Mid-summer Harvest

Here is what we picked from the garden today:

We got about a dozen each picklers, fresh-eating cukes and corn, and finally my first tomato (a super beefsteak).

The cukes have been an overwhelming success in the hugel bed. The only problem has been when we don’t see one and pick it in time, it grows into a MASSIVE cucumber!

I have done several batches of pickles now: Bread & Butter and Dill.  This afternoon I took the batch of picklers and canned another 5 pints of dill.

12 little cukes made me 5 pints of pickles.

Today is our first day harvesting sweet corn. For the most part it had done okay. These are from the plot on steroids. The corn is sort of smallish though.

The only issue was 5 of the 12 had a single caterpillar resident at the top of the ear that had eaten a few rows. I had to cut about an inch off of these pieces. Not a bad price to pay for non-GMO, no pesticide, no fungicide, no herbicide corn!

There was one anomaly. I don’t know what caused this. I assume it was a fertilization problem:

Somebody needs braces…

In other garden news, I got my first tomato today. It is late, but I lost the first round to blossom end rot. The bushes are heavy and full with tons that just need to ripen so I am soon anticipating yumminess!

Romas and Oregon Spring

Lunchmates

Our bush beans were producing like crazy and then came to a complete halt. They are covered again in blossoms so hoping for more soon.

Last week I harvested the shallots. This was a first time for me on these also. You plant one shallot and get 4 or 5 back! Here are some of them. They aren’t very photogenic. But the monster looking thing in front is the bunch of 5 still attached. Then I separate them and put them on the rack to dry. They have been delicious to cook with.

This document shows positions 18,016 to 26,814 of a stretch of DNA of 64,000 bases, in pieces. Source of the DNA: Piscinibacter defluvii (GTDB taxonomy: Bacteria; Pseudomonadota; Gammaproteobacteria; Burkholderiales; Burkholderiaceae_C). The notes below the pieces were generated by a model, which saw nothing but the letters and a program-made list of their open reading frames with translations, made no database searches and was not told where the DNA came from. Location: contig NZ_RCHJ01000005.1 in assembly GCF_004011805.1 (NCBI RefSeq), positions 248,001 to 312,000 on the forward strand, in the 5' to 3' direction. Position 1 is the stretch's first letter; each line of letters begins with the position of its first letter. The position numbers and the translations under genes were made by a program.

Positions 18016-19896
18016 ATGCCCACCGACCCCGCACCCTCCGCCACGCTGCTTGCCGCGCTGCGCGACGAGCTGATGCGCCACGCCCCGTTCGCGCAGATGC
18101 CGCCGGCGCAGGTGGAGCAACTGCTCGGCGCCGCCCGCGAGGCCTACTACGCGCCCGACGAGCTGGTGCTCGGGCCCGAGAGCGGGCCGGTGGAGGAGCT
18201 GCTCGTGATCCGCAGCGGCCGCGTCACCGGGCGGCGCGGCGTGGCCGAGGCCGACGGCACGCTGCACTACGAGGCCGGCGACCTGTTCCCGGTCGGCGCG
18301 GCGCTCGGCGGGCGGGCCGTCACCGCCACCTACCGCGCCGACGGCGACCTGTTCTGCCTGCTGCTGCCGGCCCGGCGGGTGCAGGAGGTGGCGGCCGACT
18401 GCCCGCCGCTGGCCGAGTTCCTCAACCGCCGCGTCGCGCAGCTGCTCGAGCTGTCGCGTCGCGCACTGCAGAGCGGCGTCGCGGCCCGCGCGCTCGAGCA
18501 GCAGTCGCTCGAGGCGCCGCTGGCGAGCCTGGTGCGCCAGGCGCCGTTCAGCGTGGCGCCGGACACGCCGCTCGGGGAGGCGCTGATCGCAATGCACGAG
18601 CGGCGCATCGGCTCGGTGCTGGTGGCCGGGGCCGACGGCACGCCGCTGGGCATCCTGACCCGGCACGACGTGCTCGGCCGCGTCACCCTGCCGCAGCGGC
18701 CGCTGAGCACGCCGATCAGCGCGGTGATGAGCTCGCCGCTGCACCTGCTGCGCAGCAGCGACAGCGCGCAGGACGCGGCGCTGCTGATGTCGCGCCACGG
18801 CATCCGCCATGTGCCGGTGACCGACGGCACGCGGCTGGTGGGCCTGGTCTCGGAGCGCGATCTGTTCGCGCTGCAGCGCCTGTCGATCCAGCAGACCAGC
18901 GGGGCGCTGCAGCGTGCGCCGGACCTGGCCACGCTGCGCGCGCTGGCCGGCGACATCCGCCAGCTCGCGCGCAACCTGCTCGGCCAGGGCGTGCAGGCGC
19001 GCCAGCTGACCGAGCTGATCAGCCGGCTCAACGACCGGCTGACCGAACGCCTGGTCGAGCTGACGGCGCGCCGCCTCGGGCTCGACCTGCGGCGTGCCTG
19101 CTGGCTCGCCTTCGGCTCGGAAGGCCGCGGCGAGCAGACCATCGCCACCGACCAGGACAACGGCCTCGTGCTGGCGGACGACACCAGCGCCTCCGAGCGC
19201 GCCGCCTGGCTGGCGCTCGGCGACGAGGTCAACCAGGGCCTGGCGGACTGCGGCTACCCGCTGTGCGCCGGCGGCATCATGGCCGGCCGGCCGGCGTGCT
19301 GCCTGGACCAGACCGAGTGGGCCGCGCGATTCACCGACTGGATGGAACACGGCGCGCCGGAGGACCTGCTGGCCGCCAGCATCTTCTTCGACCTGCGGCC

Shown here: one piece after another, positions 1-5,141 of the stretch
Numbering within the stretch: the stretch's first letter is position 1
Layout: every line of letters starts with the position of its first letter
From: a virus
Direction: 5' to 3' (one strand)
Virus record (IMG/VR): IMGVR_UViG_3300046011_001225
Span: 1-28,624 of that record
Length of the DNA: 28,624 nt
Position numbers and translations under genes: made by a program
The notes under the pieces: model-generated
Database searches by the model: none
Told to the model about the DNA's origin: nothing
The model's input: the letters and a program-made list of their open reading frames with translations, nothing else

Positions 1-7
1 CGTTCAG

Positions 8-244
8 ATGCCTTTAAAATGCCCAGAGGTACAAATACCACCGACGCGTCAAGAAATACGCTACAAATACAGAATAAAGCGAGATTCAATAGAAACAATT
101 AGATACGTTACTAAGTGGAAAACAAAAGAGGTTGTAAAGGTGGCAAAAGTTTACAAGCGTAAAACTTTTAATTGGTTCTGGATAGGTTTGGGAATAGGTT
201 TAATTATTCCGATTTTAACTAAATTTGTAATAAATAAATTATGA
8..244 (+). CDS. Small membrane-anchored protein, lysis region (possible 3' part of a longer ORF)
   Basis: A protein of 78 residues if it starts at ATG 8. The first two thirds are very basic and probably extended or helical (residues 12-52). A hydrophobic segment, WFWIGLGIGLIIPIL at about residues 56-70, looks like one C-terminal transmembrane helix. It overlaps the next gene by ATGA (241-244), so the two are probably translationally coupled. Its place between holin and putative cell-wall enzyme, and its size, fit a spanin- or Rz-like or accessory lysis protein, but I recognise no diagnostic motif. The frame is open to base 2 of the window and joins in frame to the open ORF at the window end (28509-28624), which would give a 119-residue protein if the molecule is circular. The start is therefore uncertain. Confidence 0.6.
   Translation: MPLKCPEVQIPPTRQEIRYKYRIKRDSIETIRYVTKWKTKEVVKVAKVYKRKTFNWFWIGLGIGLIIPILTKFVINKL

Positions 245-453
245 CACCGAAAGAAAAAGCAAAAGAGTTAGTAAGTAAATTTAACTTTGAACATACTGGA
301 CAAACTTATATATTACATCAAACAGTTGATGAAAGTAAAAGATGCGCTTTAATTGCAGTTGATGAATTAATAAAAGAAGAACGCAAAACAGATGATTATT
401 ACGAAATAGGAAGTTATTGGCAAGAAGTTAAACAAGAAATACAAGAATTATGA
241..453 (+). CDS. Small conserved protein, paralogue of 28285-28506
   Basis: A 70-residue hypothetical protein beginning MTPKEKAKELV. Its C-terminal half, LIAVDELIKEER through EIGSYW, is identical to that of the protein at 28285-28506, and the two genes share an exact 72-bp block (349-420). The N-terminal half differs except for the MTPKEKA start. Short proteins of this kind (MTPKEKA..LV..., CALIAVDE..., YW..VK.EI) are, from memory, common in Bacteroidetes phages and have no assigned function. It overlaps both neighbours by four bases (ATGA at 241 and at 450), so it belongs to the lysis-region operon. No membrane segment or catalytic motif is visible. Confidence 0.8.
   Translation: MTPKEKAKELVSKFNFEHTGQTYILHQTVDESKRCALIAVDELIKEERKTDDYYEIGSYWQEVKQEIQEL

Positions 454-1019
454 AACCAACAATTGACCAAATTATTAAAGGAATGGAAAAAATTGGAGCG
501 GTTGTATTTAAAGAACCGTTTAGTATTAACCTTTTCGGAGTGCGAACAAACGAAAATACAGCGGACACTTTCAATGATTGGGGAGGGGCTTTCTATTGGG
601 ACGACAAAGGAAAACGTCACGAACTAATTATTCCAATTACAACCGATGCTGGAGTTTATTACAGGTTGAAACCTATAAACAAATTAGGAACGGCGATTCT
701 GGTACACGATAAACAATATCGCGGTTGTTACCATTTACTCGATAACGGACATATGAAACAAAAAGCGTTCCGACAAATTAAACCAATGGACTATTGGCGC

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6 Responses to Mid-summer Harvest

  1. Trish says:

    Great job! Everything looks marvelous! I understand that each strand of silk goes to a kernel to pollinate. So if it was somehow not available for the pollen, the kernels are duds.

  2. glorylennon says:

    What a haul! That’s super great. Yes, it was uneven pollination for your mishap corn, but you have some wonderful, full ears. Can’t complain too much.

  3. This is EXCELLENT, Julie! The stuff looks fabulous ! Up at the top end of the cob in situ, the ‘insect/catapillar/slug/ bug’ ate the end off of the available silk tassel strands early in the development, preventing the pollination at a critical time…hence the toothless corncob. Great stuff! We ate our first cucumber today, the first tomato is almost ripe….

  4. Lisa says:

    Julie,
    Looks great! And if you have any extra shallots or cuc’s you can’t use, I’ll buy them from ya! You’re not just a farmer now, but a chef cuz you gotta figure out what to do with all this stuff!

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